effort which people put up to avoid thinking might almost enable
them to think and to have some ideas. But having ideas produce
anxiety and malaise and runs counter to the deepest instincts
of human nature, which loves symmetry, repetition, and routine. Mine
certainly does, and to such a degree that I get sick of them, and
then notice that proclivity in others and criticise it.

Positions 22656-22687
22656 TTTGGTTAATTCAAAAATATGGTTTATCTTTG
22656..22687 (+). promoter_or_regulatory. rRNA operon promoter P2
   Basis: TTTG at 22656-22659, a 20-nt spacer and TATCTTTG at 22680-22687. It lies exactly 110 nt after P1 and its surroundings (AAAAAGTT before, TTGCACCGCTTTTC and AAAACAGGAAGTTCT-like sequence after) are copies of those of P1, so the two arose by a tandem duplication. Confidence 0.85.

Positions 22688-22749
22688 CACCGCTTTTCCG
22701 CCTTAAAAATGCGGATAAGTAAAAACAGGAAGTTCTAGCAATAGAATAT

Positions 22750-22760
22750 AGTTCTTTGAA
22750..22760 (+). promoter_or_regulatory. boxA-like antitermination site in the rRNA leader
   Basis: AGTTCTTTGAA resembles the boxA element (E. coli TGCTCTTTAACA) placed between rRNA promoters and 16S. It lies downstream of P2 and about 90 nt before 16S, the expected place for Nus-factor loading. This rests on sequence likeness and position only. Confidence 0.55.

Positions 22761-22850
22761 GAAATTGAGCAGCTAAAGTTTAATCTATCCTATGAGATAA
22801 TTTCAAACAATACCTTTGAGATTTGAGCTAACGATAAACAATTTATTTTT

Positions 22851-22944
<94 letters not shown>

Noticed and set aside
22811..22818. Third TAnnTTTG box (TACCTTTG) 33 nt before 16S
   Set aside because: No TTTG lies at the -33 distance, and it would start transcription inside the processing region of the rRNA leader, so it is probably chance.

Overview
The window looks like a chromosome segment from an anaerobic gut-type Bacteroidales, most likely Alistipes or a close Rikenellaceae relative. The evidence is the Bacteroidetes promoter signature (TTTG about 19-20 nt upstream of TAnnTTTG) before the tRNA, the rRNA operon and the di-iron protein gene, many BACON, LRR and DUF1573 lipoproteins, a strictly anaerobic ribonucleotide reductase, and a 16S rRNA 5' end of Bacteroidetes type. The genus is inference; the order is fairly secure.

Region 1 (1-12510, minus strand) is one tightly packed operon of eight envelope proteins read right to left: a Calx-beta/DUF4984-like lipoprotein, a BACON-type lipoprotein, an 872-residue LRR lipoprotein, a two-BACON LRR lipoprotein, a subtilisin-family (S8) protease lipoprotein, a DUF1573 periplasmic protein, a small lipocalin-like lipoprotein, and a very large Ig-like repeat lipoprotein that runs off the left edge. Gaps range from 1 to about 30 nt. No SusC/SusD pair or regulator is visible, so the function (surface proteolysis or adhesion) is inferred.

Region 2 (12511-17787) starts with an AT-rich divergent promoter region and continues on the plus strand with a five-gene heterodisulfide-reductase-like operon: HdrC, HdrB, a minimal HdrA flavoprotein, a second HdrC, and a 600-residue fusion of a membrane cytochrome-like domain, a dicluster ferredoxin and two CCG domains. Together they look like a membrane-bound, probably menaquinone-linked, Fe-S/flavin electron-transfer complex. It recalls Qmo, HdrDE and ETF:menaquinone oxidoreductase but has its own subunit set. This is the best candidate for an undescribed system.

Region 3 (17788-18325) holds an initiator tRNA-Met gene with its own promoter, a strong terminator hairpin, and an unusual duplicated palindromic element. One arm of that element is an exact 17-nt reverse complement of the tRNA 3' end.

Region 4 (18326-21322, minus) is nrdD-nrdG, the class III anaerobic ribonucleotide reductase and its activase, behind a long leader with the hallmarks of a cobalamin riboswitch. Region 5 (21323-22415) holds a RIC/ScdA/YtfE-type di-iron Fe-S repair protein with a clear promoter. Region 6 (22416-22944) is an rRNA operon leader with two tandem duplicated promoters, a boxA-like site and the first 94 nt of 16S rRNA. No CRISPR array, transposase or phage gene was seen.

would expect people to remember the past and to imagine the future.
But in fact, when discoursing or writing about history, they imagine
it in terms of their own experience, and when trying to gauge the
future they cite supposed analogies from the past: till, by a double
process of repetition, they imagine the past and remember the
is a mistake to suppose that people think: they wobble with the
brain, and sometimes the brain does not wobble.
Namier: Symmetry and repetition (1941), in The Oxford Book
of Essays, Oxford University Press, 1991.